Identification: MSS 093, Item 006
Creator: Edgerton, Bertha.
Title: Bertha and Ruth Edgerton scrapbooks
Inclusive Dates: 1880s-1920s
Extent: 3 v.
Abstract: Two of the three scrapbooks in this small collection are identified as having been made by Bertha Edgerton of Creston, Lake County, Indiana. The Bertha and Ruth Edgerton scrapbooks, made during the late nineteenth and early twentieth centuries, contain collectible scraps and images from seed packets and catalogs, scrap sets, catalog illustrations and advertisements, and Sunday school cards.
Language: Materials entirely in English.
MSS 093, Item 006, Bertha and Ruth Edgerton scrapbook collection, Special Collections, University of Delaware Library, Newark, Delaware.
Shelved in SPEC MSS 093 flat
Special Collections Department, University of Delaware Library / Newark, Delaware 19717-5267 / Phone: 302-831-2229 / Fax: 302-831-6003 / URL: http://www.lib.udel.edu/ud/spec/
Gift of Lois D. Potter, 2008.
Processed and encoded by Lora J. Davis, August 2008.
The collection is open for research.
Use of materials from this collection beyond the exceptions provided for in the Fair Use and Educational Use clauses of the U.S. Copyright Law may violate federal law. Permission to publish or reproduce is required from the copyright holder. Please contact Special Collections Department, University of Delaware Library, http://www.lib.udel.edu/cgi-bin/askspec.cgi
Bertha and Ruth Edgerton were born to Alfred and Jane Edgerton of Cedar Creek, Lake County, Indiana. Bertha, born around the year 1867, was about ten years the senior of her younger sister, Ruth, who was born about 1877. The Edgerton sisters had an additional three brothers and three sisters: Oscar, Nora, George, Millie, Homer, and Alma.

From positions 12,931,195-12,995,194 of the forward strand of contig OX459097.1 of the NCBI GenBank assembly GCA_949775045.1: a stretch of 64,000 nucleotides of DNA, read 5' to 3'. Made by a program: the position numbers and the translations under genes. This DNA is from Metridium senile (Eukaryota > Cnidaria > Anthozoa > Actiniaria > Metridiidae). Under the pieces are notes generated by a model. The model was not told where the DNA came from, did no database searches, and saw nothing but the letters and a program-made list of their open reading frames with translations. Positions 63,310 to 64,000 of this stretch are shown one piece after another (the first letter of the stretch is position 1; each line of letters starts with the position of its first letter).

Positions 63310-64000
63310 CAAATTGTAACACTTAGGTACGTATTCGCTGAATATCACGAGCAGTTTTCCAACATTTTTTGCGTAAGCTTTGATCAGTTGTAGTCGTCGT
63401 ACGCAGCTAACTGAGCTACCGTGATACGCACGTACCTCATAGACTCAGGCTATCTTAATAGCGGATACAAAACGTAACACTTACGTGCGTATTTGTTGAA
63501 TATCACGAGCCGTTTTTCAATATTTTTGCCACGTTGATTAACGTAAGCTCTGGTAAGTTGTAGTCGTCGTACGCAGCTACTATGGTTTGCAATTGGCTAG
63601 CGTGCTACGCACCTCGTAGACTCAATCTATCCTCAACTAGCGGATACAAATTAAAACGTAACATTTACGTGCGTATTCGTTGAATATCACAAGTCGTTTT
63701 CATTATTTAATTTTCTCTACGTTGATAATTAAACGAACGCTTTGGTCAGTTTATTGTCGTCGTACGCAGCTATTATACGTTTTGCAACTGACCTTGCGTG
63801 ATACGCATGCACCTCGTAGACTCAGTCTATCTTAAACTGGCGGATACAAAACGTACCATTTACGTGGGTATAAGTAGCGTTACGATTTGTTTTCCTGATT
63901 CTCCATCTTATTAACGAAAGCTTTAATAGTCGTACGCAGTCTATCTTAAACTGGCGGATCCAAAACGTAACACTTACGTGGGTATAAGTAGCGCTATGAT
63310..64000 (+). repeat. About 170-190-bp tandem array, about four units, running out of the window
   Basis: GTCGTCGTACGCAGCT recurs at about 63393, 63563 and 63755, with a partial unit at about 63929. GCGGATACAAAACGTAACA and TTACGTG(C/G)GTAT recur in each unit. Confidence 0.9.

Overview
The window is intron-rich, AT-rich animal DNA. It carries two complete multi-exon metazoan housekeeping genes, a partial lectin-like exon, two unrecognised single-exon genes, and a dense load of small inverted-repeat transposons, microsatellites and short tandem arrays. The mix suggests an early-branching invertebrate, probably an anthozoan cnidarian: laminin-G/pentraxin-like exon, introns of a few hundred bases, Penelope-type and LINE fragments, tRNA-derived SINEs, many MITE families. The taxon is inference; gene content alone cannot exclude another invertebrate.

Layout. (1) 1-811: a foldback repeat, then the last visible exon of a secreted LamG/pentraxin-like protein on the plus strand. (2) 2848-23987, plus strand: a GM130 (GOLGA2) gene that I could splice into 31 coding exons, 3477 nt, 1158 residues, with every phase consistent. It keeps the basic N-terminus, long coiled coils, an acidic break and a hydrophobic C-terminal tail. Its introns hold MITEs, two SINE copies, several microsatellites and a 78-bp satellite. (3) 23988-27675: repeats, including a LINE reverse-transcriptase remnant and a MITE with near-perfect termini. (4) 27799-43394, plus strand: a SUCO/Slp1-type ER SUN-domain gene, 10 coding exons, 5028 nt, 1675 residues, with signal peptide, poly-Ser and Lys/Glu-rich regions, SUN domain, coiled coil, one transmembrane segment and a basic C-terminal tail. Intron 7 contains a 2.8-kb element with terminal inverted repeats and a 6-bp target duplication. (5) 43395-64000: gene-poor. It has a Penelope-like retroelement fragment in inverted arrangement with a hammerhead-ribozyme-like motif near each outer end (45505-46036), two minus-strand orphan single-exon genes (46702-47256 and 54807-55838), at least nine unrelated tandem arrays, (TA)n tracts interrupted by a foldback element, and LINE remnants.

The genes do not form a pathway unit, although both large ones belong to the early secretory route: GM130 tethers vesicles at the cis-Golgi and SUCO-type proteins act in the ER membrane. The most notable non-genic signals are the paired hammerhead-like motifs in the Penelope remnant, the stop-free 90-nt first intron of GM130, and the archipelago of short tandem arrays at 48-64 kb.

The elder sister Bertha was active in Sunday school. In the year 1884, at the age of seventeen, Bertha participated in the Lake County Sunday School Union's nineteenth anniversary celebration. At the event she was one of three young women to give a recitation to the audience; her selection was "Two Banners."
The younger of the Edgerton sisters, Ruth, married Jarvis Dorais, a Canadian of French background, and moved to Muskegon, Michigan, sometime prior to 1910. In Michigan, Ruth Edgerton Dorais started a family which included daughter Flora Lois Dorais, who later took the name Lois Dorais Potter following her marriage. Lois Dorais Potter's daughter, Lois Potter, donated these scrapbooks to the University of Delaware Library in 2008.
Ball, T.H. The Sunday Schools of Lake: an account of the commencement and growth of the Sunday Schools of Lake County, Indiana, from about 1840 to 1890. Crown Point, Indiana: Lake County S. S. Union, 1891. Available online at http://www.usgwarchives.org/special/churches/in/lake/sundayschools.htm (accessed August 11, 2008).